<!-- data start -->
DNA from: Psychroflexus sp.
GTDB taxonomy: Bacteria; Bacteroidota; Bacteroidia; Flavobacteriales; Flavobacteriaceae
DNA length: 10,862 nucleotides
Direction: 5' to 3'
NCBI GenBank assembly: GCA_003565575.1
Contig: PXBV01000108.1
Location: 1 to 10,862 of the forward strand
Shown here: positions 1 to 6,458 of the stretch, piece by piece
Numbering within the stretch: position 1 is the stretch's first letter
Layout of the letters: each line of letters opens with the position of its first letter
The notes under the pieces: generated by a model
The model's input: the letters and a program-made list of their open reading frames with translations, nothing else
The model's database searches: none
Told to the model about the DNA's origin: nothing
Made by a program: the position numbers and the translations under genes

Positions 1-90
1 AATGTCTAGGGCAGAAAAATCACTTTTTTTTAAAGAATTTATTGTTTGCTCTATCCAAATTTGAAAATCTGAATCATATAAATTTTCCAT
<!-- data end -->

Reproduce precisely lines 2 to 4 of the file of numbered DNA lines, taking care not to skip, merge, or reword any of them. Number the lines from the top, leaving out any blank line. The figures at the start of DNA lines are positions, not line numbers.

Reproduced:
GTDB taxonomy: Bacteria; Bacteroidota; Bacteroidia; Flavobacteriales; Flavobacteriaceae
DNA length: 10,862 nucleotides
Direction: 5' to 3'